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Re: [Xen-devel] [PATCH for-4.5 v6 00/16] Xen VMware tools support

On 09/22/14 11:52, Andrew Cooper wrote:
On 22/09/14 16:34, Ian Campbell wrote:
On Mon, 2014-09-22 at 16:19 +0100, George Dunlap wrote:
On 09/22/2014 02:56 PM, Ian Campbell wrote:
On Sat, 2014-09-20 at 14:07 -0400, Don Slutz wrote:

I picked this subset to start with because it only has changes in

Some of this code is already in QEMU
As I suggest in my reply to one for the rpc port patches it's not clear
that any of this needs to be in Xen rather than qemu in the first place.

I came to think this even more once I saw the save/restore support...
I don't think qemu can get notified on either cpuid or #GP faults, can it?
I understand the need for the cpuid bits, I should have made that clear.

A big chunk of the functionality here is to allow a userspace process to
transparently make the "hypercalls" without the OS needing to explicitly
give it access to the IO space, by trapping the resulting #GP faults and
checking to see if they are IO instructions .  If that's functionality
we think is important, then it will have to be done in Xen, I think.
Ah, the need to #GP was what I had missed, I was thinking it was just a
regular I/O port access.

Having trapped the #GP and decoded it into an IO access, is there
anything stopping us forwarding that to qemu for consideration?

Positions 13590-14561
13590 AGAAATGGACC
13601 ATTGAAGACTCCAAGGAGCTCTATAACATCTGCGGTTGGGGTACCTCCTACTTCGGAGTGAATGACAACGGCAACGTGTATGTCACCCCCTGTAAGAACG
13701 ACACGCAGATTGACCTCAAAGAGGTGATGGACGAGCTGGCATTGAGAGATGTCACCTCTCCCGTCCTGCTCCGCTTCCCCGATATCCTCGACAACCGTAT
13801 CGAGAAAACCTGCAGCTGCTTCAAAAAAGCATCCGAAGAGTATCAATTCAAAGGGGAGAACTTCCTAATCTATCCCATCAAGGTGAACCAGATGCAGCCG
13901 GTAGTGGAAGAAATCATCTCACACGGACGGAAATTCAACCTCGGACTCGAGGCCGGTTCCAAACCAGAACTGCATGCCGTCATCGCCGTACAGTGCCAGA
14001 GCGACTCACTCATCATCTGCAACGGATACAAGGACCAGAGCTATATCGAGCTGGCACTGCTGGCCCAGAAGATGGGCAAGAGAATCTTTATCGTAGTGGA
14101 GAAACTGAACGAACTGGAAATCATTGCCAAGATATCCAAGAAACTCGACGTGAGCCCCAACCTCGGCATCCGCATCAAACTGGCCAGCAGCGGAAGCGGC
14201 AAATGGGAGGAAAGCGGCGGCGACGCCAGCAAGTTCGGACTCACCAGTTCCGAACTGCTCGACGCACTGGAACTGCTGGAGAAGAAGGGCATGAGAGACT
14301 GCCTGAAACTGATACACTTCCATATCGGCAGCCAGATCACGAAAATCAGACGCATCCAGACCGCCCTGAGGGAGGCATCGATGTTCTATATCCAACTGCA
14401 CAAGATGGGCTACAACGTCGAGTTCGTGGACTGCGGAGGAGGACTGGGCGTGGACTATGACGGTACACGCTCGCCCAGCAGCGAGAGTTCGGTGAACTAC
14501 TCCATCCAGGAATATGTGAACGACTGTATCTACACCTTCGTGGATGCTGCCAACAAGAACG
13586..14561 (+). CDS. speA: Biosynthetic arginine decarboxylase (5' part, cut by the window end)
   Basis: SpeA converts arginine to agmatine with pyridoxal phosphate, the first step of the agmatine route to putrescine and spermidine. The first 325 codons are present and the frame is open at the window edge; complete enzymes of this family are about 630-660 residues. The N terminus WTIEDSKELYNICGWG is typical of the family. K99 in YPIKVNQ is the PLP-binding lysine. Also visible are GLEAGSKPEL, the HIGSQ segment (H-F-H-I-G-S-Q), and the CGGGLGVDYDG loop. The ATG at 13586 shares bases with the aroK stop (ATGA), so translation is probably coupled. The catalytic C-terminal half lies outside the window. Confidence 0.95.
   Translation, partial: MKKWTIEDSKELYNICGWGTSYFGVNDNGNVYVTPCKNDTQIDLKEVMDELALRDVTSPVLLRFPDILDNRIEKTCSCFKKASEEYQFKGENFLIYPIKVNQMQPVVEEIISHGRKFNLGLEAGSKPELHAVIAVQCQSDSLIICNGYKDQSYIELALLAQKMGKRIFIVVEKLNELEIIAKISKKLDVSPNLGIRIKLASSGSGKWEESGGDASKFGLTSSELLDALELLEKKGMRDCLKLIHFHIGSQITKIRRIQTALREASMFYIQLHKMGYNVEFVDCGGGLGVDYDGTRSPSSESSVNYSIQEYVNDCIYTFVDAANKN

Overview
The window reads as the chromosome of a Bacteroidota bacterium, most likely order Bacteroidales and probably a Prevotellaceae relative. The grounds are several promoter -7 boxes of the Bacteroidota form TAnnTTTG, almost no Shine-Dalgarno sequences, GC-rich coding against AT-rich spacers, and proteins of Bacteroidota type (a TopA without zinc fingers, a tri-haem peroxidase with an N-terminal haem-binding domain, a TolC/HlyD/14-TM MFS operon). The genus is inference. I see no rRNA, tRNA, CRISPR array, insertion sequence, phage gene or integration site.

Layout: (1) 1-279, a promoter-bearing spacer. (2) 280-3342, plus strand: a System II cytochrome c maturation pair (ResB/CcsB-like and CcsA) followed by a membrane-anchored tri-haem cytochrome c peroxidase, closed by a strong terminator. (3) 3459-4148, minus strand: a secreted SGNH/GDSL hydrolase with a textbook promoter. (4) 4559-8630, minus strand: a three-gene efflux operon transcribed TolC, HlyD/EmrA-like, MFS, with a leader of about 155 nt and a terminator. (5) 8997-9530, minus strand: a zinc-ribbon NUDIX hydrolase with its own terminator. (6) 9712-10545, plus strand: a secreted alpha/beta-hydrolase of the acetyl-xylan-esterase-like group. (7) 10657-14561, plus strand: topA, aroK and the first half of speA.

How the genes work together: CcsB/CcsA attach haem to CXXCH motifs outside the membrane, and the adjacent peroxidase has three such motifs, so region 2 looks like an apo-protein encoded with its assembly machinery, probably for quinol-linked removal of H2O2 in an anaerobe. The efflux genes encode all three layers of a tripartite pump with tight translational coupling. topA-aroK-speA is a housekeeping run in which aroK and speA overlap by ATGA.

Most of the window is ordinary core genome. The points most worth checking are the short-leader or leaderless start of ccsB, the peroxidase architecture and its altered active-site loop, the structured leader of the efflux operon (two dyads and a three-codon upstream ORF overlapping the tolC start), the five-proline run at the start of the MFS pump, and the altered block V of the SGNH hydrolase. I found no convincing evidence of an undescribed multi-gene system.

(I confess I'm not sure why this is a #GP thing and not a VTd/SVM I/O
access trap, just like if userspace mmaps /dev/ioports, but I'll trust
that's just my lack of x86 hw virt knowledge)
I am fairly sure (reading the VMX/SVM manuals) that Xen can force a trap
of a specific IO port as an IO access trap even if it would otherwise
cause a #GP fault due to lack of IO permissions (which I guess is
exactly for purposes like this).

Please direct me to this.  I see things like:

24593âRev. 3.18âMay 2011

15.10.2 IN and OUT Behavior
If the IOIO_PROT intercept bit is set, the IOPM controls port access. For IN/OUT instructions that access more than a single byte, the permission bits for all bytes are checked; if any bit is set to 1, the
I/O operation is intercepted.

Exceptions related to virtual x86 mode, IOPL, or the TSS-bitmap are checked before the SVM intercept check. All other exceptions are checked after the SVM intercept check.

I/O Intercept Information. When an IOIO intercept triggers, the following information (describing the intercepted operation in order to facilitate emulation) is saved in the VMCBâs EXITINFO1 field:

This to me says that IOPL (aka generate a #GP) is checked before the SVM check.

    -Don Slutz

I am also entirely certain that this is a far better position to be in
than fully enabling #GP intercepts, assuming I have interpreted the
manuals correctly.


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